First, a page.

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Hierarchical Deterministic Key Derivation Schemes

Hierarchical Deterministic Key Derivation Schemes

Supervisor(s): Dr. Martin Schanzenbach
Status: open
Topic: Others
Type of Thesis: Masterthesis
Thesis topic in co-operation with the Fraunhofer Institute for Applied and Integrated Security AISEC, Garching

Description

Ausschreibung in Kooperation mit Fraunhofer AISEC, Garching

Masterarbeit zum Thema:
Hierarchical Deterministic Key Revocation Schemes

Motivation and topic

This topic deals with with public-key cryptography schemes. In particular, elliptic curve cryprography (ECC).

For some use cases, it is necessary to derive temporary keys from the original key pair. Such use cases include wallets of digital ledgers or zone key blinding in name systems [2]. Signatures are only created with the derived private keys and can be verified with the corresponding derived public keys [3]. This allows us to blind signatures and keep the original key pair “cold” (i.e. not in memory on the system, possibly offline).

The derivation in such cases must be deterministic and hierarchical. This means that given a signature from a derived private key, the public key can be derived in a similar fashion and the signature verified. This class of derivations is called “Hierarchical Deterministic Key Derivation” (HDKD).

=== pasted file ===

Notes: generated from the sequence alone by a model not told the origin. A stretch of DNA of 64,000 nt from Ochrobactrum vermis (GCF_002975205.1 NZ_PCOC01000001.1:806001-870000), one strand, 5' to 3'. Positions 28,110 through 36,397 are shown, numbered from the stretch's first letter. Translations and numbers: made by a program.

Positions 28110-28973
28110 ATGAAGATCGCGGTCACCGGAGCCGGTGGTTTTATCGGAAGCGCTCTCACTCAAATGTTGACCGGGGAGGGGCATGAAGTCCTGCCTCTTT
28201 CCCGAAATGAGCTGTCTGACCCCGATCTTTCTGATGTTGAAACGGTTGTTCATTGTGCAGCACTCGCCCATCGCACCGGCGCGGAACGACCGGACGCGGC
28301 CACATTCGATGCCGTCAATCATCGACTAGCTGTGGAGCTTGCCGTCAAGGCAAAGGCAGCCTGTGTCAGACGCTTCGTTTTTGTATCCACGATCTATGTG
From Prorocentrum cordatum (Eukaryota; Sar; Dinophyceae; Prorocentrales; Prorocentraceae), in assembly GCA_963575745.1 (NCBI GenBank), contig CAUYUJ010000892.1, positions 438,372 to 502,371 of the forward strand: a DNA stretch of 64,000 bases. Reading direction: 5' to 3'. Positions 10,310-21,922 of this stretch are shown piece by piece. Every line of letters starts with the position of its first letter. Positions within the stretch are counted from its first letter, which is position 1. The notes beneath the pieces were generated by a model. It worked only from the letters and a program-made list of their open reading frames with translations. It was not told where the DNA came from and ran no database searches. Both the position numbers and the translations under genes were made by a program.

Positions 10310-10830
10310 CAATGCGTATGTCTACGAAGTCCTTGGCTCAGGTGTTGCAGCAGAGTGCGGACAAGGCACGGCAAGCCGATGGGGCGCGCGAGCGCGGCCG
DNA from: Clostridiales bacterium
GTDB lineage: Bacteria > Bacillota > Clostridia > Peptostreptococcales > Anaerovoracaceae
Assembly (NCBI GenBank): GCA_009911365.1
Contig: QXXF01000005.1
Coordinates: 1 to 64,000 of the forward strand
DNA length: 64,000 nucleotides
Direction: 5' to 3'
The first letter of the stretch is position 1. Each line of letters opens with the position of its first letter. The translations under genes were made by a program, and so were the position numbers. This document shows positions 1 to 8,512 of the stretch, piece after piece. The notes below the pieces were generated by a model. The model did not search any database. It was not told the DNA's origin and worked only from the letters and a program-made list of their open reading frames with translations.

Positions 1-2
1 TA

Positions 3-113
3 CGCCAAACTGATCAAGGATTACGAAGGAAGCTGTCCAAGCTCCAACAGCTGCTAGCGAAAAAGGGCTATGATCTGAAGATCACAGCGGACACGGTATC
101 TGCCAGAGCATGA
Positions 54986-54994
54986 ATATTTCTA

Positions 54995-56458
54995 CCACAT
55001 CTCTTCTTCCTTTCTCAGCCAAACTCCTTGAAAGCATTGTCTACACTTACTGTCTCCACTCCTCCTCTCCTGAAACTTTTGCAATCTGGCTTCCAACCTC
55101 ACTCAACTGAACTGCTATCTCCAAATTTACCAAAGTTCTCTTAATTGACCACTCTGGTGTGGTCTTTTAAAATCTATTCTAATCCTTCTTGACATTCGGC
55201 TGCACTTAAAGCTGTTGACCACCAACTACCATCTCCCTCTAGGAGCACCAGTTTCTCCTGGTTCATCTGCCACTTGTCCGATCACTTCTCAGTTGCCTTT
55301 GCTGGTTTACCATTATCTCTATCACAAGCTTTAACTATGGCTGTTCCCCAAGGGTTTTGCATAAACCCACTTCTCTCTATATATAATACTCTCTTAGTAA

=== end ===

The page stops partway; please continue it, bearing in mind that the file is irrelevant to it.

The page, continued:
In our self-sovereign identity system re:claimID [4], we use HDKD in order to hide identities in a decentralized directory. Other use cases include Tor [5] and Blockchain [6].

The task is to investigate alternative schemes for our use case. This will include, but is not limited to, the following tasks:

  1. Understand the concepts of HDKD and read up on state of the art schemes.

  2. Extend the GNU Name System with another scheme based on Schnorr signatures or a post quantum scheme.

  3. Implementation and performance testing of the scheme(s).

Prerequisites

While the tasks appear straight-forward, implementation of cryptographic schemes requires careful research and implementation. It is also exptected that you interact with experts in the field. It is advantageous if you have experience with one or more of the following:

Elliptic curve cryprography

Software development in C

Performance evaluations

Contact

Fraunhofer Research Institution for Applied and Integrated Security (AISEC)

Dr. Martin Schanzenbach
E-Mail: martin.schanzenbach@aisec.fraunhofer.de Telefon: +49 89 322-9986-193

Links

(1) https://en.wikipedia.org/wiki/Elliptic-curve_cryptography

(2) https://lsd.gnunet.org/lsd0001/
(3) https://lsd.gnunet.org/lsd0001/#name-key-derivations
(4) https://reclaim-identity.io

(5) https://gitweb.torproject.org/torspec.git/tree/proposals/224-rend-spec-ng.txt#n2135

(6) https://ieeexplore.ieee.org/document/7966967

Date: 1. März 2021